11917 (Ps 119,65-73)
62. "Thou hast dealt in sweetness with Thy servant: according unto Thy word;" or rather, "according unto Thine utterance" (verse 65). The Greek word krhstoths hath been variously rendered by our translators by the words "sweetness" and "goodness." But since sweetness may exist also in evil, since all unlawful and unclean things afford pleasure, and it may also exist in that carnal pleasure which is permitted; we ought to understand the word "sweetness," which the Greeks termed krhstoths, of spiritual blessings: for on this account our translators have preferred to term it "goodness." I think therefore that nothing else is meant by the words, "Thou hast dealt in sweetness with Thy servant," than this, Thou hast made me feel delight in that which is good. For when that which is good delighteth, it is a great gift of God. But when the good work which the law commandeth is done from a fear of punishment, not from a delight in righteousness, when God is dreaded, not loved; it is the act of a slave, not of a freeman.(5)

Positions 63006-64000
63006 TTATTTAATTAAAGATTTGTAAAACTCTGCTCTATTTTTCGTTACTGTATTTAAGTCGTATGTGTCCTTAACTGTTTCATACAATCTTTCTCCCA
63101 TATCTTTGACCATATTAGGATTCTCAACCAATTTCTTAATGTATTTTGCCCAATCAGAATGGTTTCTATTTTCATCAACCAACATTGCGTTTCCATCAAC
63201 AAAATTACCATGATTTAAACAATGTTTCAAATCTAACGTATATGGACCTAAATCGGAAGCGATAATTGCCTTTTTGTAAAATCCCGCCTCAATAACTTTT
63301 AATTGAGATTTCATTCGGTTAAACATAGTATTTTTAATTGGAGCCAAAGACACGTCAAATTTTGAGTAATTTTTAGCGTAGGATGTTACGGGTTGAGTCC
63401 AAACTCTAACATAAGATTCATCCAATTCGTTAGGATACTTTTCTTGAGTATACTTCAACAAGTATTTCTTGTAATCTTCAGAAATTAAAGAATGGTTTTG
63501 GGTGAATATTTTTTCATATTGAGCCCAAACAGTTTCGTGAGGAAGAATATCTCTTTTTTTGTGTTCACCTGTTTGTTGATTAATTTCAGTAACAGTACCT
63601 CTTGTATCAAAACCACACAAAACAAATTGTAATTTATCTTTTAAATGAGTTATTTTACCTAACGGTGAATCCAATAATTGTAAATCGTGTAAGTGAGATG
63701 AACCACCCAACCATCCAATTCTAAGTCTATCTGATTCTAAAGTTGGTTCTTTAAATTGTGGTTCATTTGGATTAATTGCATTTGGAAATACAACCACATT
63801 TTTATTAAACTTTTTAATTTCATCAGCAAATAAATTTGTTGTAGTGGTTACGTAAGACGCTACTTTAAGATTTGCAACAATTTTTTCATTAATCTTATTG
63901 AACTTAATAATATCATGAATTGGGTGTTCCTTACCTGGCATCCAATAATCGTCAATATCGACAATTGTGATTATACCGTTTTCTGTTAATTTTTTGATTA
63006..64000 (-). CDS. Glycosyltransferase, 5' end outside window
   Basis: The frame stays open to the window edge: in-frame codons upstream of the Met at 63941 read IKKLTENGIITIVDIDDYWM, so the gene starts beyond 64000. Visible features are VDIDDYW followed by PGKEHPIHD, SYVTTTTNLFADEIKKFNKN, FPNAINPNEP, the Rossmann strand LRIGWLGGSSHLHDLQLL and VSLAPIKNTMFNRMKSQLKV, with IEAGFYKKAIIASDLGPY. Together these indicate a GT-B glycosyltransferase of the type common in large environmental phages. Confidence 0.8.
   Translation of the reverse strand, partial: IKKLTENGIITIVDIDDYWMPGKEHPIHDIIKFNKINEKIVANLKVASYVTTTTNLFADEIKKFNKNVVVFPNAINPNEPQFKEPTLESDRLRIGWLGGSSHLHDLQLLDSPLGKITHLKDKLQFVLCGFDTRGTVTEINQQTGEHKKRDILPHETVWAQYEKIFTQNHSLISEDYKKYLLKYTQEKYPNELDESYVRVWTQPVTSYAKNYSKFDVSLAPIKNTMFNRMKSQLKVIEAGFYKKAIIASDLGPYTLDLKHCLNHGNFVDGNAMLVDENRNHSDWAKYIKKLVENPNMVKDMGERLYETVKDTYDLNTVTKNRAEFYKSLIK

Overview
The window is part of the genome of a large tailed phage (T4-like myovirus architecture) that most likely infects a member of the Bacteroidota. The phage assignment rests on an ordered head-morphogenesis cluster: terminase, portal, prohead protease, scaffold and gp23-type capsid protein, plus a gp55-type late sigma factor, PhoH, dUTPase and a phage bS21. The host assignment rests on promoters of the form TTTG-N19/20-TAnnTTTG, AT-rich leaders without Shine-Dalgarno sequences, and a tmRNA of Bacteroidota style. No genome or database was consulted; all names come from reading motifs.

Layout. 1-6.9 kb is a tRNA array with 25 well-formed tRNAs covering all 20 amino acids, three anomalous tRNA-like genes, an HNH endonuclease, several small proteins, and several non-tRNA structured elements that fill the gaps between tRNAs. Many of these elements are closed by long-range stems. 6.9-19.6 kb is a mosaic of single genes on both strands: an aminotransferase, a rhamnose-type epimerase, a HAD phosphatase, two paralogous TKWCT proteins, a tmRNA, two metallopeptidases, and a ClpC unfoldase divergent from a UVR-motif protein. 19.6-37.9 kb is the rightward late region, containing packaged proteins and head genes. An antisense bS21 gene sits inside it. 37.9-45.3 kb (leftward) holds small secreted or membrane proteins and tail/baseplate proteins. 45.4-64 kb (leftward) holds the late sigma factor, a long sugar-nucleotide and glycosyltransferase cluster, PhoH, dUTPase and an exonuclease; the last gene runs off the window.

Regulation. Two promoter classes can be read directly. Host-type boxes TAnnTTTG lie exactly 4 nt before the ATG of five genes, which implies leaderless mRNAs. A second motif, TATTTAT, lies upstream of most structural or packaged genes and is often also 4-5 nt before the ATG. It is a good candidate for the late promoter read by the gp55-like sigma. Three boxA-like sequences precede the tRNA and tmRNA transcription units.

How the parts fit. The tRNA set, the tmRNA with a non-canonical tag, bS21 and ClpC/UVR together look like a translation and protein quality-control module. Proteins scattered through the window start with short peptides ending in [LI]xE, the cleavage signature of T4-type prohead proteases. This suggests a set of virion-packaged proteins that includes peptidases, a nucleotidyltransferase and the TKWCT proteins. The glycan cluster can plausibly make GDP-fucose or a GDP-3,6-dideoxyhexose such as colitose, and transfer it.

63. "O learn me sweetness, and understanding, and knowledge," he saith," for I have believed Thy commandments" (verse 66). He prayeth these things may be increased and perfected. For they who said, "Lord, increase our faith,"(6) had faith. And as long as we live in this world, these are the words of those who are making progress. But he addeth, "understanding," or, as most copies read, "discipline." Now the word discipline, for which the Greeks use padeia is employed in Scripture, where instruction through tribulation is to be understood: according to the words, "Whom the Lord loveth He disciplineth, and scourgeth every son whom He receiveth."(7) In the literature of the Church this is usually called discipline. For this word, padeia used in the Greek in the Epistle to the Hebrews, where the Latin translator saith, "No discipline for the present seemeth to be joyous, but grievous," etc.(9) He therefore toward whom the Lord dealeth in sweetness, that is, he in whom He mercifully inspires delight in that which is good, ought to pray instantly, that this gift may be so increased unto him, that he may not only despise all other delights in comparison with it, but also that he may endure any amount of sufferings for its sake. Thus is discipline health-fully added to sweetness. This discipline ought not to be desired, and prayed for, for a small measure of grace and goodness, that is, holy love; but for so great, as may not be extinguished by the weight of the chastening: ... so much in fact as to enable him to endure with the utmost patience the discipline. In the third place is mentioned knowledge; since, if knowledge in its greatness outstrips the increase of love, it doth not edify, but "puffeth up."(1) ...